Merriam, KS Marine Weather and Tide Forecast
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Marine Weather and Tide Forecast for Merriam, KS

June 22, 2024 4:41 AM CDT (09:41 UTC) Change Location
Sunrise 5:52 AM   Sunset 8:49 PM
Moonrise 9:04 PM   Moonset 5:01 AM 
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7 Day Forecast for Marine Location Near Merriam, KS
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Area Discussion for - Kansas City/Pleasant Hill, MO
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Area Forecast Discussion National Weather Service Kansas City/Pleasant Hill MO 347 AM CDT Sat Jun 22 2024


- Isolated/Scattered Storms Tonight; A Few Severe Possible

- Hot and Humid Over Next 7 Days

- Additional Shower/Storm Chances Through Midweek

Issued at 346 AM CDT Sat Jun 22 2024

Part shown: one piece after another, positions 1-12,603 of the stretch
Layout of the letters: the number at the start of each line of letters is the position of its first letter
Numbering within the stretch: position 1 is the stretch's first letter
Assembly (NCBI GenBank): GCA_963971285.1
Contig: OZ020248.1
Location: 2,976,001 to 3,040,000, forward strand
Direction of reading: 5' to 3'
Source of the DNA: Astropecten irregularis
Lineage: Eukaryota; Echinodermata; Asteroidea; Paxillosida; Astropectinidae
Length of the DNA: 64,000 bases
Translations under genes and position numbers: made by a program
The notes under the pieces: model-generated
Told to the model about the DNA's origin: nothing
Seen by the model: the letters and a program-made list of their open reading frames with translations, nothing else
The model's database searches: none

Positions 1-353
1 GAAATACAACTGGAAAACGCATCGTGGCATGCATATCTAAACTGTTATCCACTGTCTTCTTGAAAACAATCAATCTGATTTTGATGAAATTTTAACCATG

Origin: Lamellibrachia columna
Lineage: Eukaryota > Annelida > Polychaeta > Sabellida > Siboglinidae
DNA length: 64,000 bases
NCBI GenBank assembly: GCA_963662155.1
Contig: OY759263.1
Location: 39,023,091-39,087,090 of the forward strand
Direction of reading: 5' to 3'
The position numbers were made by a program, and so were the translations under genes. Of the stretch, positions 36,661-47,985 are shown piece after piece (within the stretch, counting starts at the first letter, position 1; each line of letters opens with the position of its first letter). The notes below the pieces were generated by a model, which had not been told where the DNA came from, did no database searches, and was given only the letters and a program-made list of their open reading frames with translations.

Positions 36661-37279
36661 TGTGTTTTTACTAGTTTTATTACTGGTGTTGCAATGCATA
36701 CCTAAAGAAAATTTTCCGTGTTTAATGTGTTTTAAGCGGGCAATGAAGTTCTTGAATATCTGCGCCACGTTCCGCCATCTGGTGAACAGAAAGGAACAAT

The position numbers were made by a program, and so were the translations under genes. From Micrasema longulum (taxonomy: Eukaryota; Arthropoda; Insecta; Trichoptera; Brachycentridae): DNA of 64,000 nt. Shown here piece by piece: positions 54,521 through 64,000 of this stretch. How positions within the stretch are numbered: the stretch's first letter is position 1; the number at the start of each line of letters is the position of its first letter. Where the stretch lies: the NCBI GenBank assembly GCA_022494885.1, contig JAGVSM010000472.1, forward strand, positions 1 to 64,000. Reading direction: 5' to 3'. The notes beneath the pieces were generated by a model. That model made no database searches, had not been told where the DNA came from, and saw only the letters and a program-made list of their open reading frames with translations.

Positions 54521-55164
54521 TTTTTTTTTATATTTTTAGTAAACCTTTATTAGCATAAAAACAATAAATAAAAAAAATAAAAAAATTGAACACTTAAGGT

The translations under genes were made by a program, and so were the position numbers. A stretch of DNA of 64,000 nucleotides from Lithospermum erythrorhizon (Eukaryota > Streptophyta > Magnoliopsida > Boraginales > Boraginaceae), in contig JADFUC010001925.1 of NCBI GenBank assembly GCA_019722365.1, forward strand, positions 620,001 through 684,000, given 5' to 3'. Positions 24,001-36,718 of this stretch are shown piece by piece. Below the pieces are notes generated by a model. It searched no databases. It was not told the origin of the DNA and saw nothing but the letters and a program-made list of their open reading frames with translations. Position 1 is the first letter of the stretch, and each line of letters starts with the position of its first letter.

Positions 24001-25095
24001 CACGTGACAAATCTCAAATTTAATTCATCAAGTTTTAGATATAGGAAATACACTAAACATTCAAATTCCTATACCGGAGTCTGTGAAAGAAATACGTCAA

H5 short-wave perturbation over Iowa will continue to moving toward the Great Lakes Region as a another short-wave/vort max over the Rockies develops and is set to eject across the Central Plains later this afternoon. This will continue to deamplify the H5 ridge pattern that has aided in bringing warm and humid conditions to the region this weekend. The dCVA with this short-wave over the Front Range has been intensifying resulting in surface cyclogenesis across the High Plains during the early morning hours. Already starting to see modest pressure falls into the eastern Plains and western portions of the lower Missouri River Valley, and with this surface flow has been slowly backing. This has continued to provide enhanced theta-e advection heading into the overnight hours. Moisture transport between 850-700mb has been stronger than originally anticipated which has largely eliminated the EML that had been present the past few days, and current GOES-16 satellite products show cloud cover over much of Central Kansas this morning that will shift eastward with the cyclone tracking across the area. There is some low-end potential to see a few pop-up showers through the afternoon with warm and moist boundary layer in-place, though if we see increasing cloud cover prior to noon, destabilization will not be as rapid as it was on Friday afternoon. Kinematic forcing starts to increase after 21z this afternoon when the rate of H5 height falls increases along with surface pressure falls and convergence along the trailing cold front. The cold front will be the main feature of focus for eventual convection initiation across our forecast area. CAMs solutions have been wavering since last night with respect to favored timing of CI. With the HRRR specifically, some runs has started CI as early as 21z, with other holding off until 00z when the front has reached about the Interstate 35 corridor in Central Missouri. While the convergence and other kinematic support may be present as early as 21z, there is concern that HRRR/RAP may be mixing out too rapidly and not handling the cloud cover incoming from central Kansas overly well. While temperatures in the upper 90s may be possible, the mixing of dewpoints down into the lower 60s as indicated by the HRRR may be too strong. Thinking it will take a bit longer for boundary layer destabilization and will need the cold front to be much closer for sufficient convergence. Therefore, thinking most favorable timing for CI will be after 23z this evening, and perhaps may hold until after 00z. One factor benefiting CI is the cap is much weaker with the lack of EML. However, while CI may be easier to come by with this moisture advection, it is impacting the mid-level lapse rates considerably which may play a role in updraft strength once CI occurs, and also will limit coverage of storms. Overall MLCAPE and SBCAPE values will be easy to realize with the high theta-e boundary this afternoon, HRRR mean values in the ballpark of 2000-2500 J/kg. With cold front and surface cyclone creating enough convergence, CI should be able to get going. The main question is how strong can the activity get, and will it be maintained and how that changes areal coverage. Mid-level lapse rates may struggle to steepen beyond 7.0 C/km today, and will be battling at 700mb temperature near 12.0C. Updrafts close to the front with 0-6km bulk shear values between 30-40 kts may quickly become sheared apart if the updrafts are not overly wide. Perhaps stronger low-level storm-relative inflow could help feed a stronger moisture content into the storms to overcome this, but ideally would need better mid-level buoyancy for parcel ascent to continue. With that being said, initial discrete storms along the front will primarily pose a wind threat, especially if a well mixed boundary layer fosters high theta-e deficits by late this evening that could generate stronger evaporative cooling. Although there is some CAPE present within the hail growth zone, the potential for stronger storm-relative inflow with weaker mid-level lapse rates likely limited the large hail threat though still could see quarter to half- dollar size hail with stronger updrafts. With backing surface winds ahead of the approaching cyclone, low-level hodographs will demonstrate clockwise curvature that could yield 0-1km SRH values near 150 m^2/s^2 in close proximity to the cold front. This may be able to support a brief tornado if updrafts are able to overcome the weaker low-level lapse rates and become a supercell. However, depending on initial storm motions though and increasing deep layer shear, the discrete storm updrafts may become too quickly disrupted before surface vorticity can be effectively realized in our area.